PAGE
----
AIH for Semen Insufficiency: 119 Cases
The technique of artificial insemination with husband’s semen (AIH) is far from new: It came into use more than a century before artificial insemination with donor semen(AID). It has been employed essentially in two indications: Problems related to sexual intercourse and semen abnormalities. The former are less common and constitute special cases which do not involve, in principle, semen abnormalities. The focus of this paper will be on semen insufficiencies for which the results in artificial insemination have long been mediocre. The development of in vitro techniques permitting the improvement of semen quality has placed this subject in a new light. Artificial insemination with such semen which may have a greater chance of success is no longer the principal therapeutic act; rather it is simply the necessary complement to the procedures carried out on the semen. The simplest improvement technique is the use of a split ejaculate which was extensively studied by MacLeod and Hotchkiss in 1942.1 In recent years, several reports have been published on patients treated by AIH,2-7 but the success rates have been rather variable. Criteria for patient selection have not always been rigorous or well-defined. The uneven nature of these studies prompted us to undertake a detailed analysis of 119 cases of severe semen insufficiencies treated by AIH, usually with semen enrichment.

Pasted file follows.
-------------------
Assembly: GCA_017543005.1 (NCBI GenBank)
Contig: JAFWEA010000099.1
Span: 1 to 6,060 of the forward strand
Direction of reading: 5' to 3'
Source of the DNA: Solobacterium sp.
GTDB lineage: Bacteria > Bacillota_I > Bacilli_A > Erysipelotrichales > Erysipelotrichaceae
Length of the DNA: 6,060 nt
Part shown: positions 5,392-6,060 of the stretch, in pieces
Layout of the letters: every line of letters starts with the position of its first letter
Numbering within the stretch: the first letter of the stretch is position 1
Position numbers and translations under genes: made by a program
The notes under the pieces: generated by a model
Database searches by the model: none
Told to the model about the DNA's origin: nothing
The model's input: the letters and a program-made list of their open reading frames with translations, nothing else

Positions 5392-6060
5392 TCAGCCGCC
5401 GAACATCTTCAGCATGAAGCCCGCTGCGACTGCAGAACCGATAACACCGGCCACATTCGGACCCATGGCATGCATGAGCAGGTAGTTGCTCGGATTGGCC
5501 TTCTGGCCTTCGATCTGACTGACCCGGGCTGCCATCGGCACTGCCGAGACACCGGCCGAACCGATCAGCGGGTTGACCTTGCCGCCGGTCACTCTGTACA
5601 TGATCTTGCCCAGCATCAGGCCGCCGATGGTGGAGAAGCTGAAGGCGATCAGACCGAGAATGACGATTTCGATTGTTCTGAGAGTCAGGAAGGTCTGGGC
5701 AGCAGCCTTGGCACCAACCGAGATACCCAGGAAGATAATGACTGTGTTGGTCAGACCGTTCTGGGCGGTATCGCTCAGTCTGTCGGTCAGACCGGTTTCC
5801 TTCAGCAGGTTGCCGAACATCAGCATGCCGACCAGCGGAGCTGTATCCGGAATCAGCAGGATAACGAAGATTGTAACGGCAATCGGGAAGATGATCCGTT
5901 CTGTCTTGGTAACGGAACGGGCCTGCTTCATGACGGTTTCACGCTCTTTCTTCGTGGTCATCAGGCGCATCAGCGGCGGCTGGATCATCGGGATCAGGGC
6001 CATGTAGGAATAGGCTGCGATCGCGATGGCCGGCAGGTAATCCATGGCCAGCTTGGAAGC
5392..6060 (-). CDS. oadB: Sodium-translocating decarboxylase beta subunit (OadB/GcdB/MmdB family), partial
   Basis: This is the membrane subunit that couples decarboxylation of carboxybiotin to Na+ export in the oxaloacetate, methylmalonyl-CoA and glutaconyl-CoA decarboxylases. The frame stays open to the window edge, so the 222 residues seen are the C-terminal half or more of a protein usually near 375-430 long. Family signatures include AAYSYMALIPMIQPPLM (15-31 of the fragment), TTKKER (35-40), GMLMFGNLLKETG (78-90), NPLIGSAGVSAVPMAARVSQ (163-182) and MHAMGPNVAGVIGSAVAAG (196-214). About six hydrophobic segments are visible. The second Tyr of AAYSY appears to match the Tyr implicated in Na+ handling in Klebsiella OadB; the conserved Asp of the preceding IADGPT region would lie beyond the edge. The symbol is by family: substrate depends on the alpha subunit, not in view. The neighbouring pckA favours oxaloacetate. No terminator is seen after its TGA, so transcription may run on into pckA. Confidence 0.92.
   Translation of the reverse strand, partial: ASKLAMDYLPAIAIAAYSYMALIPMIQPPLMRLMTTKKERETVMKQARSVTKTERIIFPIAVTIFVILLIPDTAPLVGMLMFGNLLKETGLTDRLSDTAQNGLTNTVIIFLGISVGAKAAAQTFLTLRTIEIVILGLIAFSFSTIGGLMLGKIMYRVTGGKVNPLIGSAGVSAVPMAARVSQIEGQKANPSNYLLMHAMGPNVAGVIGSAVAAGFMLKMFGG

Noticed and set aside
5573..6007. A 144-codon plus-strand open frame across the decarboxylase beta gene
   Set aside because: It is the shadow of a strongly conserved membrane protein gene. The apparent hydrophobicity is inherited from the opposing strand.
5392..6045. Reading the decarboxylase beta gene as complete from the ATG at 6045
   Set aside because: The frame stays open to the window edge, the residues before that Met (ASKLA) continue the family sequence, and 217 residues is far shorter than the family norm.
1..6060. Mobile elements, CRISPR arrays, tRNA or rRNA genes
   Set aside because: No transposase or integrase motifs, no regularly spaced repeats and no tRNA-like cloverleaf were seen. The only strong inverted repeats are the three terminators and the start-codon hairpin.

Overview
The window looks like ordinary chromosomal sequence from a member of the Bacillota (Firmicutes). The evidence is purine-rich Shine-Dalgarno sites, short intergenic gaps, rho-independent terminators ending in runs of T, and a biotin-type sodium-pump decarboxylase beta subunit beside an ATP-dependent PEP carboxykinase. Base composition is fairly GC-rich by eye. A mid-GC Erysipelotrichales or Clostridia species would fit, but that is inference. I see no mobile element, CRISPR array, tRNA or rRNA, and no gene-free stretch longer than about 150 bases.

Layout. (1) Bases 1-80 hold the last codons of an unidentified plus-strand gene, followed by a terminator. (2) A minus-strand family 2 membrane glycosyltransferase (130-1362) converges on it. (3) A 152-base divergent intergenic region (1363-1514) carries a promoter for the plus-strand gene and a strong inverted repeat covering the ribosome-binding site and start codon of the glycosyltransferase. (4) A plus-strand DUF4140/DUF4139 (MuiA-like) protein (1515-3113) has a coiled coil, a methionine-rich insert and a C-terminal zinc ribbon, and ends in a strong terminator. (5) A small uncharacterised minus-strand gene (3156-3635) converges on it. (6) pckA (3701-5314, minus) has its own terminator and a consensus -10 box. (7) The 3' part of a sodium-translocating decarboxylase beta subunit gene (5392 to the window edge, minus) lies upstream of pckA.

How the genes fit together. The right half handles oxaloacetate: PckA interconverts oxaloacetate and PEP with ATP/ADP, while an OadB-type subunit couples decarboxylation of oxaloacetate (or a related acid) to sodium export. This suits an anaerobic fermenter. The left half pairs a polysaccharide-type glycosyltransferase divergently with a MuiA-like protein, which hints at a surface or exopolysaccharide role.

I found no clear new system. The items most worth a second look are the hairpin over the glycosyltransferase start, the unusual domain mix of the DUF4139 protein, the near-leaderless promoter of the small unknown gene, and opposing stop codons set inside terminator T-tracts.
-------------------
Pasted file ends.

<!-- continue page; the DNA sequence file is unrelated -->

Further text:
KeywordsSuccess Rate Sperm Count Artificial Insemination Semen Quality Enrichment Technique
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